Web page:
My personal experience is that I used the original plugin occasionally over the course of several years. I don't have it installed any more and I rarely miss it. I never tried out its successor but it looks promising.

I asked myself why I'm not using scratch buffers anymore. I found that I rather start a new instance of Vim, do my editing and throw the garbage away with :q! once I'm done. Certainly not the most elegant way to do it. But then, Vim starts instantly and I need to go through system clipboard most of the time, anyway.

  • 1
    I also have pbed() { pbpaste | vipe | pbcopy } on macOS for editing the clipboard. I frequently :new, edit, :bw for a scratch buffer.
    – D. Ben Knoble
    Commented Oct 31, 2023 at 13:35

I also like to use Vim to edit my system clipboard, and I wrote a couple of blogposts about how I've configured my devices to streamline this.

The basic idea is to use Vim's features to automate moving the text from the clipboard into Vim, and back again after editing, so all you have to do is actually edit the text.

As I'm generally not in Vim when I want to edit my clipboard, I've set up a function in my shell to achieve this (works in at least bash and zsh):

vimclippy() {
  vim +'silent pu!+' +'$d _' +'1' +'set nomodified' +'au BufWriteCmd vimclippy %y+ | set nomodified' vimclippy

...but if you want to be able to do this from inside Vim, it's easy to set up a command, too:

function! s:vimclippy() abort
  edit vimclippy
  silent put! +
  $delete _
  set nomodified
  augroup vimclippy
    autocmd BufWriteCmd vimclippy %yank + | set nomodified
  augroup END

command VimClippy call s:vimclippy()

This also allows us to easily create a version that works in the standard Windows command prompt, too*, by dropping a file named vimclippy.bat somewhere in your Path with the contents:

vim +VimClippy

All the versions work in the same way: starting from an empty buffer, they:

  1. :put the contents of the system clipboard,
  2. :delete the extra blank line at the end of the buffer,
  3. Move back to the start of the buffer,
  4. Set up an autocommand to replace the normal behaviour of :w so that instead of actually writing the buffer, it instead yanks its contents back into the system clipboard.

*: I'm sure it's easy for someone that knows how to convert the original shell command into something that works in the Windows command prompt so you don't need to update your Vim configuration. I am not that person.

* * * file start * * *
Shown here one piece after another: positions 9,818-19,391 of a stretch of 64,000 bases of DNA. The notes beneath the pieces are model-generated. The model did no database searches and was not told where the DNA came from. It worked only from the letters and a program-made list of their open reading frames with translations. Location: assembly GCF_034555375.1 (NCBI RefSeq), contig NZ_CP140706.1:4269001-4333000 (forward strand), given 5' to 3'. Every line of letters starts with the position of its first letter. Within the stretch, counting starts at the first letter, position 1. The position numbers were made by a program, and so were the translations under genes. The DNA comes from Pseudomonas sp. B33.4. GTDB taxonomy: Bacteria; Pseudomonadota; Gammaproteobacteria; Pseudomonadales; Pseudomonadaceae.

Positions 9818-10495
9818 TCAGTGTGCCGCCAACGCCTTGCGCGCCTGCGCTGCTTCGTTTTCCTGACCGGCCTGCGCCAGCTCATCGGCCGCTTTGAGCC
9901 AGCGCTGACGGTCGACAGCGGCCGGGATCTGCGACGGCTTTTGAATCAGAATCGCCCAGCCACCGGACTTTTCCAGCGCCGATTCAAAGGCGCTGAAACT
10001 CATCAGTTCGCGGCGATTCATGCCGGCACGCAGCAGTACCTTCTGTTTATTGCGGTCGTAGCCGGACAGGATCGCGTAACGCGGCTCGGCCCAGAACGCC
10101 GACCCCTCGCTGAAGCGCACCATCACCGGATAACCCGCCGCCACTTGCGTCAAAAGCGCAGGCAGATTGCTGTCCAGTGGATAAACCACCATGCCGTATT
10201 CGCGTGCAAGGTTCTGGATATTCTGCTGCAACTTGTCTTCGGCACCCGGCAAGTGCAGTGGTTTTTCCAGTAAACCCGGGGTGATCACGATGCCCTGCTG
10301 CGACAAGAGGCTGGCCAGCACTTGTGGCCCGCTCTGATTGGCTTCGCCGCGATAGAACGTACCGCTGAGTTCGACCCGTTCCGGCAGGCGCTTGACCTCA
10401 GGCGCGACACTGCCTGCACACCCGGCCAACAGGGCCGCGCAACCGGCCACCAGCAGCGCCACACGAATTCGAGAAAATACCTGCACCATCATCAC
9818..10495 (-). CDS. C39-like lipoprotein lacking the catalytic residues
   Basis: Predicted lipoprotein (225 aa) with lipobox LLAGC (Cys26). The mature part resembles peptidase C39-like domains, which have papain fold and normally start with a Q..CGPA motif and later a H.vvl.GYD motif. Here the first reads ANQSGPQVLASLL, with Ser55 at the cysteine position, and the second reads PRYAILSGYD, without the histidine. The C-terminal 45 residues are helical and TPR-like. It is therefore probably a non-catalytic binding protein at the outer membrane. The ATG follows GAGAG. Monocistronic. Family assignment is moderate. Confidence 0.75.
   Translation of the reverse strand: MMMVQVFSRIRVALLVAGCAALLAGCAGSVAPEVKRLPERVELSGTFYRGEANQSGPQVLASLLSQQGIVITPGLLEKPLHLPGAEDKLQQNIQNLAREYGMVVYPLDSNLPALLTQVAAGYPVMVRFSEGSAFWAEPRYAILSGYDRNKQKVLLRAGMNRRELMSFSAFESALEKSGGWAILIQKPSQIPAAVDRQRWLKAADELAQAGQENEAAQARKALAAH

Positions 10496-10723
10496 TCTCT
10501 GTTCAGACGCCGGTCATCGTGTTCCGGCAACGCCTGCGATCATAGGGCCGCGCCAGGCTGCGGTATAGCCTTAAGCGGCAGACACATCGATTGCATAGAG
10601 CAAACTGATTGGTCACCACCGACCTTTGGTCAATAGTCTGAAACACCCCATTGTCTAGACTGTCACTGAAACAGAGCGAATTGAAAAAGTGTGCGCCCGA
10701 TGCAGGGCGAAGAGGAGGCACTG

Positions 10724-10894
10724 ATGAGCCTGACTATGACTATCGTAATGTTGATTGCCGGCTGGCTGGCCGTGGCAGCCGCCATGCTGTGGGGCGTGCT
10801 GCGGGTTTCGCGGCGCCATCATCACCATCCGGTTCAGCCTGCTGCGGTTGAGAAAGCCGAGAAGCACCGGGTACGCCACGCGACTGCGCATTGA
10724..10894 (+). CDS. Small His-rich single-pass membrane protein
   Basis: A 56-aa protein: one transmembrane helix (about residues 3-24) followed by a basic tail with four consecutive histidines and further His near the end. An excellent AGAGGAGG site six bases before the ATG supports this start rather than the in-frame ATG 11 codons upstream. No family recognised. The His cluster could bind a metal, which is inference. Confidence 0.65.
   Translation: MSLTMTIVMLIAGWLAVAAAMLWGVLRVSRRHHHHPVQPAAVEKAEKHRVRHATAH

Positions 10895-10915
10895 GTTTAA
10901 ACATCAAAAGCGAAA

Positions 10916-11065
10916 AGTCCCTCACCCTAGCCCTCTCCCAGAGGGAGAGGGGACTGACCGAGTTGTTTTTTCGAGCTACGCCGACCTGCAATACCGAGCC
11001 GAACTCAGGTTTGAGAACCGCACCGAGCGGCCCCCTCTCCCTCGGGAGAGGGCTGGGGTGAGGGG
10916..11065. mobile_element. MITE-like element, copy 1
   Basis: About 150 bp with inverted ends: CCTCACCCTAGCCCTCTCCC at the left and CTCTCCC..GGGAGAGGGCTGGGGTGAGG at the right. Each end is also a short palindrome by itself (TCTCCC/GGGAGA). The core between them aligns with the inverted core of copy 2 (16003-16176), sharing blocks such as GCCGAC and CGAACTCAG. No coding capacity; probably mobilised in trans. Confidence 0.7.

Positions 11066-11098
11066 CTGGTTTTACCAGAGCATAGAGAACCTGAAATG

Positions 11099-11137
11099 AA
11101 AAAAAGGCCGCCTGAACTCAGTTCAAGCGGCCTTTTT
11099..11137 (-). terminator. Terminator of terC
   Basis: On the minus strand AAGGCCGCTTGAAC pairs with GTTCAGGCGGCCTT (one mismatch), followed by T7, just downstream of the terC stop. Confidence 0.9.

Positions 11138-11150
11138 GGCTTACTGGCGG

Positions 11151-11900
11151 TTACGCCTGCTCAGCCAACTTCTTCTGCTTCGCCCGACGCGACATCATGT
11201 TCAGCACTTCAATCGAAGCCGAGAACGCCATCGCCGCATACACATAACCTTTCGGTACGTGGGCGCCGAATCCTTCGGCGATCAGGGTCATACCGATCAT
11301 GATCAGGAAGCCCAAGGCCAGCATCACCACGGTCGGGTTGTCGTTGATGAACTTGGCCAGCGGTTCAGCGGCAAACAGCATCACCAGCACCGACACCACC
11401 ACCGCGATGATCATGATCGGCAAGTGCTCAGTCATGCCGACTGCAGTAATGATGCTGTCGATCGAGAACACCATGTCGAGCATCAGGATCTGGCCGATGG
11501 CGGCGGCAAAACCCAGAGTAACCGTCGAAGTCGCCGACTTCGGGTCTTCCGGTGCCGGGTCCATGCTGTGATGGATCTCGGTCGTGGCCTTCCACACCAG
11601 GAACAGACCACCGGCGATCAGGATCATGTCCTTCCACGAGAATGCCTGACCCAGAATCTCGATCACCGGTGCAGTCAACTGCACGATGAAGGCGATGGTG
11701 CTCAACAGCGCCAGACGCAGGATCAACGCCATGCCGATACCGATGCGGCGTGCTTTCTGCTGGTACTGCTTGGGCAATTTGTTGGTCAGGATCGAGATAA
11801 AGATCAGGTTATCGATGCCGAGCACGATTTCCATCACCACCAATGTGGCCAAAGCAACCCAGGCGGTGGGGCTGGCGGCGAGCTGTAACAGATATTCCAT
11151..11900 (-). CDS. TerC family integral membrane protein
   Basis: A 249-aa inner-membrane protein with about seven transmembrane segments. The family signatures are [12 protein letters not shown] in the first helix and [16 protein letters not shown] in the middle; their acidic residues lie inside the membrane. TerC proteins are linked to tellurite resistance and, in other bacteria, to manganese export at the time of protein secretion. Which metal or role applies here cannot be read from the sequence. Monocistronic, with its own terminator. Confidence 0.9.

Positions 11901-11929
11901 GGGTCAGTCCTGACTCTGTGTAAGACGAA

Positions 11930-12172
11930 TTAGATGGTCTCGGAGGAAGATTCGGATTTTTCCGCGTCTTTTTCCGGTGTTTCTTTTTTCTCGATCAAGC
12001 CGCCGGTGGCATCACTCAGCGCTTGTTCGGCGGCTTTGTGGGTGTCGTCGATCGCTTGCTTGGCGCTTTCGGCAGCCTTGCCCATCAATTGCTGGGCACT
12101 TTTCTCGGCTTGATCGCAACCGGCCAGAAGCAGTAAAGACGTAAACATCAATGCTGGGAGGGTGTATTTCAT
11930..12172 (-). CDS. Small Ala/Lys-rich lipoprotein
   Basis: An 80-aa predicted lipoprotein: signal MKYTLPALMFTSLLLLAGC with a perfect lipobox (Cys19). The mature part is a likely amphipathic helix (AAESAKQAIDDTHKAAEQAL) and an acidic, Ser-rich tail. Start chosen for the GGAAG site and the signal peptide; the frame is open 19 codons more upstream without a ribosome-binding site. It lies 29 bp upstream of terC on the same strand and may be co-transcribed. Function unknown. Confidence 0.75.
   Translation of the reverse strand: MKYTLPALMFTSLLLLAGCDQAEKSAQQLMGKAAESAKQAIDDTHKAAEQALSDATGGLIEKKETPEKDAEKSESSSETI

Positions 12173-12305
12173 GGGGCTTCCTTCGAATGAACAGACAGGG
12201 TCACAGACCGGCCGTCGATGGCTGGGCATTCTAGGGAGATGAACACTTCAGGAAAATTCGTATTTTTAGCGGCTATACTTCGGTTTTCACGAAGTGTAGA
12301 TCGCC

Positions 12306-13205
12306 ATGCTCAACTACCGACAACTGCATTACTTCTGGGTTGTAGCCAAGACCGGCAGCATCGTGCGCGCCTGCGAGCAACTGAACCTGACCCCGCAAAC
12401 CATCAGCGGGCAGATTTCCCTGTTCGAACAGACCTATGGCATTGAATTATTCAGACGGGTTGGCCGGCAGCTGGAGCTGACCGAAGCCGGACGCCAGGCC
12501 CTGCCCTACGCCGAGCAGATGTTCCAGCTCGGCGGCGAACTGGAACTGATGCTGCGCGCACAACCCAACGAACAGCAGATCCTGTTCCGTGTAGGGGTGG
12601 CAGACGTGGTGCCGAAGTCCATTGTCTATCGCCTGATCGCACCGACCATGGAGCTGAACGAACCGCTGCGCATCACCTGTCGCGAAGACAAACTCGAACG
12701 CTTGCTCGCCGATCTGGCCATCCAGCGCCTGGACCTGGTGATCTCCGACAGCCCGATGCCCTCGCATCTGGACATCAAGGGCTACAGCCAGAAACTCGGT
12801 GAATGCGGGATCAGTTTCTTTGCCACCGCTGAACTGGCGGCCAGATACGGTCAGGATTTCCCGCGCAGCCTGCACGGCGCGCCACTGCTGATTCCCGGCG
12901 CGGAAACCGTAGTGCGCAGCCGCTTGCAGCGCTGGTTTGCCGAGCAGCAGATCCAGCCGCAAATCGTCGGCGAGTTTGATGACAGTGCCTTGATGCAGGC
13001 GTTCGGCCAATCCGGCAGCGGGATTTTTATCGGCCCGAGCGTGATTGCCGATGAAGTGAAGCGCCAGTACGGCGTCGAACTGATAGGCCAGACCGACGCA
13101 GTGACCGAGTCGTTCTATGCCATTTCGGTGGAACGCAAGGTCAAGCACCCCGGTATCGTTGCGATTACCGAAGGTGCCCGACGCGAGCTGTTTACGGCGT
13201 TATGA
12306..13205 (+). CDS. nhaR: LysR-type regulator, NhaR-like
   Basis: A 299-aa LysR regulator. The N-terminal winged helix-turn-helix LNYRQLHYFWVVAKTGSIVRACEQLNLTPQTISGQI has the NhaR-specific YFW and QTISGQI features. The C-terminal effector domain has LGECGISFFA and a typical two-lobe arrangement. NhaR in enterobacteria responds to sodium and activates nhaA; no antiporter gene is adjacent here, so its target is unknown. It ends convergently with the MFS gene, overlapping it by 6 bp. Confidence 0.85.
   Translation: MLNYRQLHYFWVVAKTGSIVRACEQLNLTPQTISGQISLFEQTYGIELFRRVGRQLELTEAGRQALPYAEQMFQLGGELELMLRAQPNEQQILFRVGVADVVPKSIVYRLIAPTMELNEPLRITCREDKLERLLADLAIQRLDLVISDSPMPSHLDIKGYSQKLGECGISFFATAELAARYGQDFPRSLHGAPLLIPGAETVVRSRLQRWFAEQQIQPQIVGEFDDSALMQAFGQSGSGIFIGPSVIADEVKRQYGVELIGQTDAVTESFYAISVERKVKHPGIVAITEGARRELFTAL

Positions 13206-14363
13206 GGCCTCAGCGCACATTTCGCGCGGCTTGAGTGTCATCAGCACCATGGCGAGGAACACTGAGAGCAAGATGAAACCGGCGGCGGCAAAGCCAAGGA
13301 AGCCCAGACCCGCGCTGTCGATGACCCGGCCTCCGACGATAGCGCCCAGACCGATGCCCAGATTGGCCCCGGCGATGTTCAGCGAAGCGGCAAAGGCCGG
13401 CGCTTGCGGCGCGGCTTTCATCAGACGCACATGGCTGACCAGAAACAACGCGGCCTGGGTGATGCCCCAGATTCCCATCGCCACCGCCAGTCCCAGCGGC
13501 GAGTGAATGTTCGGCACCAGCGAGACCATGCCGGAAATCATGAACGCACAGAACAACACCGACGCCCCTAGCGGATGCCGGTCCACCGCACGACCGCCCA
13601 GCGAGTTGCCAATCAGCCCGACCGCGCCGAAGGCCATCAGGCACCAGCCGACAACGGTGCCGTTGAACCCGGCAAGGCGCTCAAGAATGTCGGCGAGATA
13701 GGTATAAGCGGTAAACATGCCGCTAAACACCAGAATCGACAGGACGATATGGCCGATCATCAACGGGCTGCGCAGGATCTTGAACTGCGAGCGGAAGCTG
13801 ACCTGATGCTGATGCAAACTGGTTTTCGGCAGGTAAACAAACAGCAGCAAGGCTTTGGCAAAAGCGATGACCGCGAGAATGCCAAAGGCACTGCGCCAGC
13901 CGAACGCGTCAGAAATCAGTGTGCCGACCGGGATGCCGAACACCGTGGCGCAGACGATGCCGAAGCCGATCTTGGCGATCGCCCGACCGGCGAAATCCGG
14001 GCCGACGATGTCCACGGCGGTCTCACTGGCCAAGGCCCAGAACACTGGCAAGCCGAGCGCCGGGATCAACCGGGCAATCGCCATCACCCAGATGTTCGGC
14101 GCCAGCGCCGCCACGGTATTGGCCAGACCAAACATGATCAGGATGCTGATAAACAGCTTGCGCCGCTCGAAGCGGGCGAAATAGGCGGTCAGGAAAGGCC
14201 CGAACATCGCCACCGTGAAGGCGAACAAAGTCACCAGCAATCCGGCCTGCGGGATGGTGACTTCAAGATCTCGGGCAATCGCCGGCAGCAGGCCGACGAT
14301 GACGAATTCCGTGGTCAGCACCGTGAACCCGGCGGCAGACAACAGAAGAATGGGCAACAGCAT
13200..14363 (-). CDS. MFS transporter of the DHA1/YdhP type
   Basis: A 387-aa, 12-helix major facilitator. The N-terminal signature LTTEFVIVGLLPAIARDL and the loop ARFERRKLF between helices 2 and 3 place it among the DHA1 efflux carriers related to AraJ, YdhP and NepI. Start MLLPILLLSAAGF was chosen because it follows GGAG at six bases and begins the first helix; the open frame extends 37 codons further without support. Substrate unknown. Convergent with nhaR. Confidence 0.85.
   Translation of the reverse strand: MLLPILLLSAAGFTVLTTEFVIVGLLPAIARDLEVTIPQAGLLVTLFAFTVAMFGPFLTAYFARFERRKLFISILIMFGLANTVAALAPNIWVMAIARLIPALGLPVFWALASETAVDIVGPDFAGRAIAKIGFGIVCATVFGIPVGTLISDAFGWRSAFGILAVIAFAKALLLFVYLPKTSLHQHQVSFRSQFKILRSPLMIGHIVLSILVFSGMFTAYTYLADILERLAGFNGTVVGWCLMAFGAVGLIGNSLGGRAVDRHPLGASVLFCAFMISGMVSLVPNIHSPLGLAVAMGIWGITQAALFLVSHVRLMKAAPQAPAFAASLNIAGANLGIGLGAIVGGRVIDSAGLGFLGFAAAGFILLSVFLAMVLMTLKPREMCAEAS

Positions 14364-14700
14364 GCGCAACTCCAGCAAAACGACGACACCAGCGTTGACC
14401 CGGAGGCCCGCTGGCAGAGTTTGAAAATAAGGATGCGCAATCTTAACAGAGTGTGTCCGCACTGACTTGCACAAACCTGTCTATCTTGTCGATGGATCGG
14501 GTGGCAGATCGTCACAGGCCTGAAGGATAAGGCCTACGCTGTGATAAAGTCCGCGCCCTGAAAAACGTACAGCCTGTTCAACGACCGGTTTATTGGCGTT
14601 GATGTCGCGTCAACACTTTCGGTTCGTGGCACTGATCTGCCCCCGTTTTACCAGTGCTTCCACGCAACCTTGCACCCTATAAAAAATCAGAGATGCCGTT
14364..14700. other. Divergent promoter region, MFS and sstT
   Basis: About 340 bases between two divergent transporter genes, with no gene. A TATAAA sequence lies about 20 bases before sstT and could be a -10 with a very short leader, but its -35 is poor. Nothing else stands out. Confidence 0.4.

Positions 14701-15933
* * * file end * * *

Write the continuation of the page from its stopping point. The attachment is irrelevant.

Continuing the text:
• thanks for the answer. I'll add the command to by _vimrc. I'm running on Windows with set clipboard=unnamed. The core part of the solution works fine if I replace: " by: *. The initial shell command needs also some adaptation to Windows (I suppose I'll manage to adapt it). Maybe starting with the core of the solution avoid that some Windows user reads it :-) Commented Nov 6, 2023 at 12:28
  • @VivianDeSmedt If you've already set up the :command, then you can just run vim +VimClippy in Windows command prompt. I'll update my answer to make it a bit more Windows-friendly. Thanks for the notes!
    – Rich
    Commented Nov 6, 2023 at 15:02
  • it works great thanks. I took the freedom to make two small changes in your solution such that. The clipboard is not modified and if not modification are made in the buffer the user is not forced to save it. Commented Nov 6, 2023 at 15:42
  • 1
    The missing set nomodified was a bug in the function (you'll see it was present in the original shell command), so thanks for fixing it! Using + works fine for me though on Windows, and * refers to something else in the X11 GUI version, so I reverted that change.
    – Rich
    Commented Nov 6, 2023 at 15:53
  • 1
    thanks it works fine for me with + replaced by * and the shell command gVim +VimClippy. Commented Nov 6, 2023 at 17:24

Your Answer

By clicking “Post Your Answer”, you agree to our terms of service and acknowledge you have read our privacy policy.

Not the answer you're looking for? Browse other questions tagged or ask your own question.